Yokohama is Japan’s second largest city with a population of over three million. Yokohama is located less than half an hour south of Tokyo by train, and is the capital of Kanagawa Prefecture. Yokohama’s population of 3.7 million makes it Japan’s largest incorporated city. Yokohama developed rapidly as Japan’s prominent port city following the end of Japan’s relative isolation in the mid-19th century, and is today one of its major ports along with Kobe, Osaka, Nagoya, Hakata, Tokyo, and Chiba.
Yokohama was a small fishing village up to the end of the feudal Edo period, when Japan held a policy of national seclusion, having little contact with foreigners. A major turning point in Japanese history happened in 1853–54, when Commodore Matthew Perry arrived just south of Yokohama with a fleet of American warships, demanding that Japan open several ports for commerce, and the Tokugawa shogunate agreed by signing the Treaty of Peace and Amity. Port facilities were built across the inlet in the sleepy fishing village of Yokohama. The Port of Yokohama was officially opened on June 2, 1859.Read More
US fleet at Yokohama
To protect British commercial and diplomatic interests in Yokohama a military garrison was established in 1862. With the growth in trade increasing numbers of Chinese also came to settle in the city.Recreational sports introduced to Japan by foreign residents in Yokohama included European style horse racing in 1862, cricket in 1863 and rugby union in 1866. A great fire destroyed much of the foreign settlement on November 26, 1866 and smallpox was a recurrent public health hazard, but the city continued to grow rapidly attracting both foreigners and local Japanese.After the Meiji Restoration of 1868, the port was developed for trading silk, the main trading partner being Great Britain. Western influence and technological transfer contributed to the establishment of Japan’s first daily newspaper (1870), first gas-powered street lamps (1872) and Japan’s first railway constructed in the same year to connect Yokohama to Shinagawa and Shinbashi in Tokyo.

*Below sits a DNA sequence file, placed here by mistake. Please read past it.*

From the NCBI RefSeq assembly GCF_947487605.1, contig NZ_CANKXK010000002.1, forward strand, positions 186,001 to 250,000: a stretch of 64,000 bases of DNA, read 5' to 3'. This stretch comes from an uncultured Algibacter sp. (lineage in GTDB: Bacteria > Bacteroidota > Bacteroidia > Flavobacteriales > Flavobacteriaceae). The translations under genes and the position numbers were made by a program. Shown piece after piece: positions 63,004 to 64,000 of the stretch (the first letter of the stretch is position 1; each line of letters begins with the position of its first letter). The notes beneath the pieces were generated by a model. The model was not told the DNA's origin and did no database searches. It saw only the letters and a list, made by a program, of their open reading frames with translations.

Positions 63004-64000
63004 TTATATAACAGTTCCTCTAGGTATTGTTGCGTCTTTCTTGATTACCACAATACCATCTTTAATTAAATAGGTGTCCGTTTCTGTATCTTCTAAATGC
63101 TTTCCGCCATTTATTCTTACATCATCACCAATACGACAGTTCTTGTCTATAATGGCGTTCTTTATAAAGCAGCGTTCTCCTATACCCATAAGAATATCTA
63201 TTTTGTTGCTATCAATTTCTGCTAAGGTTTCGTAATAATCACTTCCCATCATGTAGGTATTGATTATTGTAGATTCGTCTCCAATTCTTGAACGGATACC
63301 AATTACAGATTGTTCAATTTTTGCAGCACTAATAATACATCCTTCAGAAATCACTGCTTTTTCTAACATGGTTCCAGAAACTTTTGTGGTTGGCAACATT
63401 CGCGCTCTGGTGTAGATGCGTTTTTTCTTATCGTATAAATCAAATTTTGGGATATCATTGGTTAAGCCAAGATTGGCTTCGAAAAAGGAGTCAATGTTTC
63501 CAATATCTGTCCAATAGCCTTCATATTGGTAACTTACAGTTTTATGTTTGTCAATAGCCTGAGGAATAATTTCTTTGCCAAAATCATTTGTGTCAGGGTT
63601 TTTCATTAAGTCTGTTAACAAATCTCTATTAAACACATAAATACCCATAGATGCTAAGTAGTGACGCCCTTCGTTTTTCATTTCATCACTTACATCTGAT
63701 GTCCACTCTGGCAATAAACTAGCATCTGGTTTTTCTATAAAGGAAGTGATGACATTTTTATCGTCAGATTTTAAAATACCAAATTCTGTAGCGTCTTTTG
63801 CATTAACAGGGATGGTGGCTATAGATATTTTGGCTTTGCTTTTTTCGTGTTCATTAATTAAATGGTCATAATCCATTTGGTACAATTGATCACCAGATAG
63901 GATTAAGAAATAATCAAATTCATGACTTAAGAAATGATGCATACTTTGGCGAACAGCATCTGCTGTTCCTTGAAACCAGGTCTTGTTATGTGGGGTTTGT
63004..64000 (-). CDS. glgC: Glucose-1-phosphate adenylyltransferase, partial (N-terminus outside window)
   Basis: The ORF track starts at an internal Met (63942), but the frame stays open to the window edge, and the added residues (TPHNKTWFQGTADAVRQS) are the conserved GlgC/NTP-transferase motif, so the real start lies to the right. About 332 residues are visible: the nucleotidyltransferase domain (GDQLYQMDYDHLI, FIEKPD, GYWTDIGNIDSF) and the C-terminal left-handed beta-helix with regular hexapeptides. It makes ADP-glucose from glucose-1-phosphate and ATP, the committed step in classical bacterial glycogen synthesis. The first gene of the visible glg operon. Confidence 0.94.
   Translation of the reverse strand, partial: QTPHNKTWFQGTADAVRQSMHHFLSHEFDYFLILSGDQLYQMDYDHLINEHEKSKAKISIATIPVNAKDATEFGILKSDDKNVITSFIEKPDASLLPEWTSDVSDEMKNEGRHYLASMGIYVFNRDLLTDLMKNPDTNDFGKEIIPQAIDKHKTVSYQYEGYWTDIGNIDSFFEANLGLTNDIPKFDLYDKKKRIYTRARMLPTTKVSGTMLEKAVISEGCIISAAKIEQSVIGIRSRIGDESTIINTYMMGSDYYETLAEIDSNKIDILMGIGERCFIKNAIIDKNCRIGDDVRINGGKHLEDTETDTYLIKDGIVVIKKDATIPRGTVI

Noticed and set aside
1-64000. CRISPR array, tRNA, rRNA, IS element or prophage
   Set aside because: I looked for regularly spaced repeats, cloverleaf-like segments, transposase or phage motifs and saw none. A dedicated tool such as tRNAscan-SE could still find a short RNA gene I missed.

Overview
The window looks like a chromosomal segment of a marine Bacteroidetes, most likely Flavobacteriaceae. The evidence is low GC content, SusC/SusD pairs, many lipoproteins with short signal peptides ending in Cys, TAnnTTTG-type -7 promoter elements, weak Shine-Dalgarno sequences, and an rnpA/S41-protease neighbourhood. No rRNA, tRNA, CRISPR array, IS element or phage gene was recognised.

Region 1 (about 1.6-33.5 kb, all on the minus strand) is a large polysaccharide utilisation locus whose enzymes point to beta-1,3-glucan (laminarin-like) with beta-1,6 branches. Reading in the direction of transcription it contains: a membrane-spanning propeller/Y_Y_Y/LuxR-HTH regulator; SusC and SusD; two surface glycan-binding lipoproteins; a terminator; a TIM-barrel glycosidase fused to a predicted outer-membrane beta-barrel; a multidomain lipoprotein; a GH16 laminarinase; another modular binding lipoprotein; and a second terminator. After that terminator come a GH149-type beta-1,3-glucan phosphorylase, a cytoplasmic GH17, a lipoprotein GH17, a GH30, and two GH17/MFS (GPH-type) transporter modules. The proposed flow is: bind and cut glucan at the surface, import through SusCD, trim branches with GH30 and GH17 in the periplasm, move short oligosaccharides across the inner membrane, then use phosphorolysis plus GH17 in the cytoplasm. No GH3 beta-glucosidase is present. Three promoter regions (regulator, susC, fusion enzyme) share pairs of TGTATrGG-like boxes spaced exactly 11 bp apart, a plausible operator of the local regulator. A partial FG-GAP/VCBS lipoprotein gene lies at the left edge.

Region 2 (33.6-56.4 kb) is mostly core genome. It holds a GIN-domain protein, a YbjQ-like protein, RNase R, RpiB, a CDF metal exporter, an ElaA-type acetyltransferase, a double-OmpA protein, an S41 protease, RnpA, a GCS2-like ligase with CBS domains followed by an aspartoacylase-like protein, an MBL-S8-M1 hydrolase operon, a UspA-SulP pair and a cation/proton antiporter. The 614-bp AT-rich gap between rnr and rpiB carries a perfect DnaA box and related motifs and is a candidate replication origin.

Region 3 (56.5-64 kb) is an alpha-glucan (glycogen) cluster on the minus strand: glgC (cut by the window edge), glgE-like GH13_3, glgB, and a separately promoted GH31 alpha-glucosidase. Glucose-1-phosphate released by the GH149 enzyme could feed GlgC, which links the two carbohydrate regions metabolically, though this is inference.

Yokohama street in 1880
The early 20th century was marked by rapid growth of industry. Entrepreneurs built factories along reclaimed land to the north of the city toward Kawasaki, which eventually grew to be the Keihin Industrial Area. The growth of Japanese industry brought affluence, and many wealthy trading families constructed sprawling residences there, while the rapid influx of population from Japan and Korea also led to the formation of Kojiki-Yato, then the largest slum in Japan.Yokohama was rebuilt, only to be destroyed again by thirty-odd U.S. air raids during World War II. An estimated seven or eight thousand people were killed in a single morning on May 29, 1945 in what is now known as the Great Yokohama Air Raid, when B-29s firebombed the city and in just one hour and nine minutes reduced 42% of it to rubble.
Places Not Miss:
Minato Mirai 21:Read
Minato Mirai 21 is a modern urban development that was created, and continues to evolve, on 186ha of land. With the development of Minato Mirai 21, the two city centers were linked and now form part of the business and central ‘core’ of Yokohama. The name “Minato Mirai 21”, was selected by a public opinion poll, and means “Port of the Future in the 21st century”.
The area is now flourishing as one of the newest urban business districts in the Greater Tokyo Metropolitan area, symbolized by Landmark Tower, Japan’s third tallest skyscraper, the three Queens Square Towers, which contain a large shopping mall, the Pacifico Yokohama convention center, the Intercontinental Hotel, the Cosmo Clock 21 Ferris wheel, and more. Next to Landmark Tower is the Yokohama Museum of Art.